Diseases & Ailments

How your dog may become a diabetic

Did you know that diabetes is becoming increasingly more common in our household pets? The latest research shows that 1 in every 100 dogs gets diagnosed with diabetes. Therefore it is only reasonable that you understand what causes this disease and take preventative measures to protect your dog’s health.

How do dogs get diabetes?

In some cases, specific dog breeds are genetically prone to developing diabetes. Such dog breeds include the golden retriever, miniature schnauzer, and the standard poodle. These breeds may develop diabetes at a young age simply as a result of the type of dog they are.

For other dogs, it is theorized that diabetes is the result of another disease in the animal which destroys the cells of the pancreas, thus branching off to diabetes. However, for most dogs, diabetes is caused by too many carbohydrates in the diet mixed with an inactive lifestyle, which of course leads to obesity, and ultimately – diabetes.

The lowdown on carbohydrates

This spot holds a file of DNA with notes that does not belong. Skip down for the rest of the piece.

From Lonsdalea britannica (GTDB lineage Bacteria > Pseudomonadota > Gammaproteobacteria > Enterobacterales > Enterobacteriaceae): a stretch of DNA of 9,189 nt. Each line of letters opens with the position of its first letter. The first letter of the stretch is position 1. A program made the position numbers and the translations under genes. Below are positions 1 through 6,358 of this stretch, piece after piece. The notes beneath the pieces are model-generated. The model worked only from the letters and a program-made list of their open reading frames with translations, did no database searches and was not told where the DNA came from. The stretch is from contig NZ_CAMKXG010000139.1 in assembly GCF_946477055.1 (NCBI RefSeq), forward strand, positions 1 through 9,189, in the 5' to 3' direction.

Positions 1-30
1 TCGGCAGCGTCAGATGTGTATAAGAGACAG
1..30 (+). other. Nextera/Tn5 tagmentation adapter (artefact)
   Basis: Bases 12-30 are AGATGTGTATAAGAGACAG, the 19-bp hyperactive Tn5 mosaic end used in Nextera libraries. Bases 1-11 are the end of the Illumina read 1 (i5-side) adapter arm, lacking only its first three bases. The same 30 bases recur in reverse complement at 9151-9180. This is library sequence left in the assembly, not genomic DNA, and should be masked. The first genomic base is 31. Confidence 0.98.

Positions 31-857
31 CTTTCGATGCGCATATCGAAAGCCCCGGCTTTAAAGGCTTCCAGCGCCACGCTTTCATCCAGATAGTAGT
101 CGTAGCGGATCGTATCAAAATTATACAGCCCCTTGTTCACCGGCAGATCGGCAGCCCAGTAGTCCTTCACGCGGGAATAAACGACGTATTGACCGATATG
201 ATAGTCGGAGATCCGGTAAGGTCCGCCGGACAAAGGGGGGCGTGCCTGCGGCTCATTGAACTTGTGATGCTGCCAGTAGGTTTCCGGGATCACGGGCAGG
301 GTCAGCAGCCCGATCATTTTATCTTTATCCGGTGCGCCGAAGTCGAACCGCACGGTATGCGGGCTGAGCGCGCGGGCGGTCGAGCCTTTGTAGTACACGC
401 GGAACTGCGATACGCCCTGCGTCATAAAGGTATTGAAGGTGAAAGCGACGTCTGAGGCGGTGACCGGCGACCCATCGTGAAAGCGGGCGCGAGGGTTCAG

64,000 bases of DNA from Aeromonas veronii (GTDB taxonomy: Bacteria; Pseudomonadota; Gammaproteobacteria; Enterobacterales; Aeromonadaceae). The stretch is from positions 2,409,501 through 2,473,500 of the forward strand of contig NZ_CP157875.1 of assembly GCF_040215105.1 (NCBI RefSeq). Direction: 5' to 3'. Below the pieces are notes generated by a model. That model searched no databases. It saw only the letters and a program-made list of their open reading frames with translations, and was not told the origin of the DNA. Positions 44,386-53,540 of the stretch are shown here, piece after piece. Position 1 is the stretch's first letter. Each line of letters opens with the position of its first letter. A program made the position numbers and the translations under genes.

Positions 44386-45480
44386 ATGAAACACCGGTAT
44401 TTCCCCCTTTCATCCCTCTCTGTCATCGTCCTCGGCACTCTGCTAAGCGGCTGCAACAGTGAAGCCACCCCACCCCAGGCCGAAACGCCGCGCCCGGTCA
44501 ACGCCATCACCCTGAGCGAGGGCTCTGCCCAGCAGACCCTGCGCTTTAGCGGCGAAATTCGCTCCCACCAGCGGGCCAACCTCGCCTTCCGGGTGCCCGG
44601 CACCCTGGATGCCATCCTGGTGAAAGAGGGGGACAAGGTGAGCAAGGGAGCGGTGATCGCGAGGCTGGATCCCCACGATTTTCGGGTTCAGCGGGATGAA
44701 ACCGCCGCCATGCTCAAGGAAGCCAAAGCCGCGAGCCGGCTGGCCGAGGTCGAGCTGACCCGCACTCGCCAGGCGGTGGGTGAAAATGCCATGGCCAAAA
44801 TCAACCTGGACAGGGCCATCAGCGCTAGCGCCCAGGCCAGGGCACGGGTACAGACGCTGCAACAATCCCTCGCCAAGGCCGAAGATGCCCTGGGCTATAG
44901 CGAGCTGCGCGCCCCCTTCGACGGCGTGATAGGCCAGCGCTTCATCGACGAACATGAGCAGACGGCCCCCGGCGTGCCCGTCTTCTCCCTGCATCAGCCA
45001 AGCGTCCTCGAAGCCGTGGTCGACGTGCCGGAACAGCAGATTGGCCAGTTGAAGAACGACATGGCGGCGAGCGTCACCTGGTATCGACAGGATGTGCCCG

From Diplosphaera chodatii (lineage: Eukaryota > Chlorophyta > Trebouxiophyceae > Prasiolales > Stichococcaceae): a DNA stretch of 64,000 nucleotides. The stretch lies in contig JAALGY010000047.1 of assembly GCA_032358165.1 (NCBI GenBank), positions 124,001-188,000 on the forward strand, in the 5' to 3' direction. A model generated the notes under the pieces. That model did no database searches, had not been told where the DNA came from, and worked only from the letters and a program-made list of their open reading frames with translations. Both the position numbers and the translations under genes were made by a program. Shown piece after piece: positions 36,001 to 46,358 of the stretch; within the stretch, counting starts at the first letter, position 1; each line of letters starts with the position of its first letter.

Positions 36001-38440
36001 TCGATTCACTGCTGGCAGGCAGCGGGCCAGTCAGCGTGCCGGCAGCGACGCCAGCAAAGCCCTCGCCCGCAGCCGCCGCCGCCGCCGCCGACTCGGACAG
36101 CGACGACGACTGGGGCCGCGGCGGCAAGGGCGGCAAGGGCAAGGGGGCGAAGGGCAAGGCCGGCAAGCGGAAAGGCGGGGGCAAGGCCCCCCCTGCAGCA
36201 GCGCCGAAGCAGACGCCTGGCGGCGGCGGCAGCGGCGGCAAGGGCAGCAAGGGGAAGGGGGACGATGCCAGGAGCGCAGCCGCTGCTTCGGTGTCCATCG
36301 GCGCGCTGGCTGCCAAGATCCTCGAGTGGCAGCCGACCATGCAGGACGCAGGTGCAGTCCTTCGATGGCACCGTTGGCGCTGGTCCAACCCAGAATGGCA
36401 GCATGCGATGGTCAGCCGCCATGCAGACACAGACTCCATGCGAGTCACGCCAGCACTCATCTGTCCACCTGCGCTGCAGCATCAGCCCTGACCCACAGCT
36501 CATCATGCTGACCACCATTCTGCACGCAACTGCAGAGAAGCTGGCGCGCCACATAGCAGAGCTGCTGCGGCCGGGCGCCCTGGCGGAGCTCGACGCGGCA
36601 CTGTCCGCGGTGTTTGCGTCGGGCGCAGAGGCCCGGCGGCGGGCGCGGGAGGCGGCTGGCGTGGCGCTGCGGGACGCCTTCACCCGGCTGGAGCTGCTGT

Just like what happens when humans consume too many carbohydrates, a dog’s blood sugar level will rise tremendously after eating a meal that is high in carbs. It happens extremely quickly as well. As a response to this, the body than uses insulin as a way to push the blood sugar back into the cells. Each of these cells have insulin receptors which open and close like a doorway in order to regulate the flow of blood sugar.

Through years and years of high carbohydrate eating, these “doorways” begin to break and eventually shut down. Your dog’s body then produces more insulin resulting in sporadic cycles of insulin resistance. Eventually the body will no longer be able to create the insulin needed to push back the blood sugar into the cells. The final result of this action is diabetes.

Other ways dogs can get diabetes

Dogs that are overweight and older and age can also get diabetes from a very unique way. In many cases, these dogs came down with diabetes after they were given corticosteroid medication.

Whether it was by injection or tablet, the corticosteroids given to overweight pets seem to have caused the disease to set in. Researchers claim that these dogs were already genetically susceptible to diabetes and that the medication was just the trigger it needed.  The good news for these types of diabetes cases is that with proper diet and medication, the disease may go into remission and the dog may be able to have his insulin discontinued indefinitely.